Central to every financial entity, be it banks, agile non-banking financial companies (NBFCs), or asset management firms, is a foundational element: trust. This trust isn’t just an abstract feeling; it’s built on the solid ground of operational excellence and stringent adherence to best practices.
Trust in these institutions stems from their rigorous due diligence and consistent operational practices. When they stick to these, they signal reliability, thereby earning the trust of their patrons. When individuals or businesses invest their hard-earned money, it’s not just blind faith; it’s a reflection of their confidence in the institution’s ability to conduct rigorous checks and balances, ensuring safety and ethical operations.
For instance, Peer-to-Peer (P2P) lending, a modern player in finance, thrives on this very principle. When individuals invest or borrow through P2P platforms, they do so with an understanding that these platforms are maintaining stringent standards and doing their homework on every transaction.
The importance of trust can’t be stressed enough. Beyond just a feel-good factor, trust has tangible benefits. It propels growth in the financial sector. A system viewed as trustworthy attracts more participants, stimulating investments, enhancing liquidity, and contributing to overall economic well-being.
However, the flip side is equally impactful. When trust wavers, the consequences are severe. It can trigger a domino effect, leading to withdrawals, panic-selling, and general hesitation to invest. Regaining this lost trust isn’t just challenging; it’s time-consuming, sometimes spanning years or even decades. Past financial debacles, like bank collapses or investment frauds, underscore the devastation that ensues when trust evaporates.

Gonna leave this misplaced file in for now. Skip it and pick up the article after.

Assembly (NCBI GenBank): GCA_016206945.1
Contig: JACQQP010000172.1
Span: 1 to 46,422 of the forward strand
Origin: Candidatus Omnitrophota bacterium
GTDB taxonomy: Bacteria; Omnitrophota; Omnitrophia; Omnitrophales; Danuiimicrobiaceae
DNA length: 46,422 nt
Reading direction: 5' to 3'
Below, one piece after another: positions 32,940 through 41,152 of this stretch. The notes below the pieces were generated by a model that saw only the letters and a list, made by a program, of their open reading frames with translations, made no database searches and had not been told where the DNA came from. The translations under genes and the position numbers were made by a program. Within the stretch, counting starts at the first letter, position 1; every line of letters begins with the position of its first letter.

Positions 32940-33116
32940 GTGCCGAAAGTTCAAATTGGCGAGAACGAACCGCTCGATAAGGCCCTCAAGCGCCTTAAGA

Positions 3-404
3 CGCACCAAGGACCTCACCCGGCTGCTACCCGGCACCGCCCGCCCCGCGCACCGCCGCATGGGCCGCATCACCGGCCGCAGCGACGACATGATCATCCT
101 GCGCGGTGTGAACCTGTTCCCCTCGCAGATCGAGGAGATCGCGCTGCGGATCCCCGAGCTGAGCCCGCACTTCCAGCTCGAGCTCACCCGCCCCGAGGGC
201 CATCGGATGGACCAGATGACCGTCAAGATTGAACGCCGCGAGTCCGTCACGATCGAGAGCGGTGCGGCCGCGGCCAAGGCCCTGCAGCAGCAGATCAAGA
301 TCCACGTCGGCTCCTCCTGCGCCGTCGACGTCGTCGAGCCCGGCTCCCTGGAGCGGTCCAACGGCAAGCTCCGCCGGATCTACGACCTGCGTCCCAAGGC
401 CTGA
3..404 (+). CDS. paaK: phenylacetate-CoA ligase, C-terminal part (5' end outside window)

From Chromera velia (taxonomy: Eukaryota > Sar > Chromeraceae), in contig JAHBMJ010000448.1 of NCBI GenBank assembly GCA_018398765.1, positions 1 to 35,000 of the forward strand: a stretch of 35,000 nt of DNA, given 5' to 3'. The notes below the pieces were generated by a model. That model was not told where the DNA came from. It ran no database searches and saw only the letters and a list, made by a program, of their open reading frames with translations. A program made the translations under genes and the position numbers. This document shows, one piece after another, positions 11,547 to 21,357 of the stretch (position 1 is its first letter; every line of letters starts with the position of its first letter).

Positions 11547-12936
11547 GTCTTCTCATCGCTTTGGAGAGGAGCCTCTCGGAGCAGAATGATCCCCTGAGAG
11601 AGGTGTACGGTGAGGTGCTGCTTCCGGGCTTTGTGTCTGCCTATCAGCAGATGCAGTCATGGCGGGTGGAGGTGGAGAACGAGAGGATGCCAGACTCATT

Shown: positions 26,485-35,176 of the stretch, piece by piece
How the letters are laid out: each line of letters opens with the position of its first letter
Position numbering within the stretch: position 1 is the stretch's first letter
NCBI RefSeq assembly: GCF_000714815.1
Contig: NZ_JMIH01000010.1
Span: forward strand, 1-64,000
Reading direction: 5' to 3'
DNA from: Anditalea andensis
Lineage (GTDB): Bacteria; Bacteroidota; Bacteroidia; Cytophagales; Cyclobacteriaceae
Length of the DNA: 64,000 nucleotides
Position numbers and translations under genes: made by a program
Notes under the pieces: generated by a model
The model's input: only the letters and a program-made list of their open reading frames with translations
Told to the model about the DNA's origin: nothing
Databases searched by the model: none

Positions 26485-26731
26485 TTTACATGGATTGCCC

In essence, trust and due diligence are two sides of the same coin in the financial world. Trust is earned through meticulous due diligence and transparent operational practices. And when institutions uphold these standards, they foster an environment of confidence and security for everyone involved.
P2P lending ecosystem and the trust factor
Due Diligence on borrowers
Peer-to-Peer (P2P) lending platforms have transformed the traditional lending landscape by connecting individual borrowers with individual lenders directly, removing the intermediation of institutional banks (see Figure 1). At the heart of this system is trust, and due diligence is the process that establishes and maintains it. For P2P lending platforms, conducting thorough due diligence on potential borrowers is imperative for a variety of reasons: